Wendy Kalman
There are many ways to see and understand

Learning and life

(rollingroscoe via morguefile.com)
(rollingroscoe via morguefile.com)

With my second semester back at school kicking off (I am enrolled in a dual Master of Public Administration/Master of Integrated Global Communications program), my ever-pressing need to get more organized has become even more…pressing. It’s not enough to have to fit in weekly readings and online quizzes into my life, I also have papers, presentations and additional readings on my plate. But really, it’s exciting to be in a classroom again (two classes a semester), exchanging ideas and kick-starting long dormant brain cells…and so enjoy when I can connect something I am learning to other parts of my life.

This past fall’s course on quantitative and qualitative research added to the swirl of thoughts in my head about how we think about people. As I’ve blogged about in the past, individual stories and perspectives matter. Outliers shouldn’t be dismissed, but should raise awareness that one size doesn’t fit all, and that generalities, while convenient, aren’t always helpful or true.

The second class I took last semester, on the foundations of public service, pointed out the different goals, values and skill sets of administrators and bureaucrats in the trenches versus those of the elected officials running their departments and agencies. This struck me in even starker terms as I look at the cabinet and at those chosen to head different federal departments.

This semester, I am learning about public service budgeting, about the complexities that go into creating an annual budget for any level of government. And while it is a given that horse-trading plays a part, it was to me less obvious the sheer amount of knowledge that ought to go into a thoughtfully created and voted on budget. It is actually quite disturbing to think how much legislators and their staffers would have to learn to be able to vote intelligently. Even line item represents a myriad of decisions made by a myriad of people. When I lived in Israel, every year the then-State Comptroller and Ombudsman, Miriam Ben-Porat, would come out with her annual report. I remember seeing much news coverage (and public attention) about the findings; it seemed as if each year the report focused on a different area of wasteful and inefficient government. From its website, I seet the office actually carries out many audits. More importantly, its reports are brought back to the audited bodies with a request for how they intend to rectify shortcomings. I may be mistaken, but it appears to me that the United States Government Accountability Office operates differently; the GAO creates reports (only?) upon request for Congress. I’ve not been aware that their open database of recommendations (numbering in the thousands!) gets the same kind of public attention. Bottom line, is budgeting is not only complicated, it is cumbersome. And the larger and larger our federal deficit grows, the more depressing it is to think about the world we are leaving our children.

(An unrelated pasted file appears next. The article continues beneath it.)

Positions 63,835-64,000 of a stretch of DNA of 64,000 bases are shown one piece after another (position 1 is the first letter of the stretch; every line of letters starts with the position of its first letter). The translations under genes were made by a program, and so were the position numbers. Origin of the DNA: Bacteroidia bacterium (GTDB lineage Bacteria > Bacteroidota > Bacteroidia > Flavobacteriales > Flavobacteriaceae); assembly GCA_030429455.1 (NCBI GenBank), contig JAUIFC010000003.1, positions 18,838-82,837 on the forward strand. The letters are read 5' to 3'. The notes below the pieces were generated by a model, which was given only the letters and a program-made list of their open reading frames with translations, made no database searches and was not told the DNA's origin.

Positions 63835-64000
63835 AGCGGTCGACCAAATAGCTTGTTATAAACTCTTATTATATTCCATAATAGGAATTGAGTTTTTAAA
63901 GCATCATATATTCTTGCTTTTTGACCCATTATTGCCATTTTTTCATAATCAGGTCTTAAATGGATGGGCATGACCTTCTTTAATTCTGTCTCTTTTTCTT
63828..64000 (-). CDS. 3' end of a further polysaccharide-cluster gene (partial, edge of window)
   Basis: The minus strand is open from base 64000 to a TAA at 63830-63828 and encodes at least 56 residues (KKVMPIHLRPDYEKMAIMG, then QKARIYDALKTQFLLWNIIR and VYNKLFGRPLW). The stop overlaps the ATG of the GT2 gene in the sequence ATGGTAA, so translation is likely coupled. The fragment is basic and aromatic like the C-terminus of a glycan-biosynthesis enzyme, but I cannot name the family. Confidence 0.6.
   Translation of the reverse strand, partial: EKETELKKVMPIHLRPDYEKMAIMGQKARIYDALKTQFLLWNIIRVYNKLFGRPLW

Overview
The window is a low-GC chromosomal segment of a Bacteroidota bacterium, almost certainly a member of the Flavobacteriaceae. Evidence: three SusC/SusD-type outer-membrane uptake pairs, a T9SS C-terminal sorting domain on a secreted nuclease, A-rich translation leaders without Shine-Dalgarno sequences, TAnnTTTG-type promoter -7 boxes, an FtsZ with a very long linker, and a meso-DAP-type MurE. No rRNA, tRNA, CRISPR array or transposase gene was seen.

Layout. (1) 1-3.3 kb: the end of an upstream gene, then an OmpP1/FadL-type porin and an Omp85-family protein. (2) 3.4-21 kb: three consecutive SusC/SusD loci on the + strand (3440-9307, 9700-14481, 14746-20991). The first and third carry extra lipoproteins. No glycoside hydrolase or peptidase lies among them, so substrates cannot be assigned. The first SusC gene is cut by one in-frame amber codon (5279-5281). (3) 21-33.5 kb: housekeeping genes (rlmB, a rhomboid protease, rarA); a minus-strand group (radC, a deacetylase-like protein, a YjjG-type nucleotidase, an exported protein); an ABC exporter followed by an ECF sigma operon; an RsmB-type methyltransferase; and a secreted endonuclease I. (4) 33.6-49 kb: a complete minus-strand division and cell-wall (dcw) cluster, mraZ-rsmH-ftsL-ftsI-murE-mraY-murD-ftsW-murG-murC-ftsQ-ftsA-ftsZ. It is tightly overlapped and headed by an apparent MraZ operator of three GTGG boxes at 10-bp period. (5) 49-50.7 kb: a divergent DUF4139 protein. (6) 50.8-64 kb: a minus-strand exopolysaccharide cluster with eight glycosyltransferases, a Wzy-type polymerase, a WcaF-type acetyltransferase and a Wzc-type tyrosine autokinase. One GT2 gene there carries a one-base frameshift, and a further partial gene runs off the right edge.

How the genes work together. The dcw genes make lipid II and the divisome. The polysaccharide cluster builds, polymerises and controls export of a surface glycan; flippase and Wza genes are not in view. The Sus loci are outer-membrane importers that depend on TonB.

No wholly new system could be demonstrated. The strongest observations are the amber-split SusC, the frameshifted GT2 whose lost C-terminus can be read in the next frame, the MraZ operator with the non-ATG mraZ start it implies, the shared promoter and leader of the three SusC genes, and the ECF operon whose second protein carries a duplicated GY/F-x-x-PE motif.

In my communications in multinational corporations class, the first class I am enrolled in for the Integrated Global Communications track of my program, we are beginning with systems theory in nature, applying it to man-made organizations. In one video on complex systems, birds fly in beautiful patterns, leading to the topic of swarm engineering, where individuals follow their own rules and yet work together, giving inspiration for designing systems…and I can’t help but wonder if this could be applied to lasso’ing together the collective energy of individuals and small groups of grassroots activists to create movements, be it “resisters” here in the United States or those wanting a solution that will lead to peaceful coexistence between Israelis and Palestinians.

But it’s not only classes I am taking now that spill over into life. Last night, I watched the 1960 movie Exodus, about 611 Jewish refugees from post-Holocaust Europe that the British wouldn’t let into Palestine, and about the founding of the state. And I remember how impactful reading that book for a 10th grade English assignment truly was. Truly, I credit Leon Uris (and my Israeli uncle) as the reasons driving my desire to see and experience Israel. And when I traveled there a number of years later, I knew that I’d found where I wanted to live. Ultimately, I did move to Israel and lived in Jerusalem for over a decade.

Classes we take, books we read, people we meet (especially teachers) all have the power to expose us to ideas that can carry us and our lives in different directions than we might have planned. It doesn’t require uprooting oneself and moving across the ocean for this to be true. But it does require listening and thinking, finding connections and forging new paths to see where these thoughts will take us. And right now, as I begin traveling down this new road that links what I learn and what I live, I have to say that while not having an end point in view can be unnerving, I am truly enjoying the journey.

About the Author
Born in Brooklyn and raised on Lawn Guyland, Wendy lived in Jerusalem for over a decade submerged in Israeli culture; she has been soaked in Southern life in metro Atlanta since returning to the U.S. in 2003. Recently remarried, this Ashkenazi mom of three Mizrahi sons, 26, 23 and 19, splits her time between managing knowledge in corporate America, pursuing a dual masters in public administration and integrated global communications, blogging, relentlessly Facebooking, once-in-a-while veejaying, enjoying the arts and digging out of the post-move carton chaos of her and her husband's melded household.
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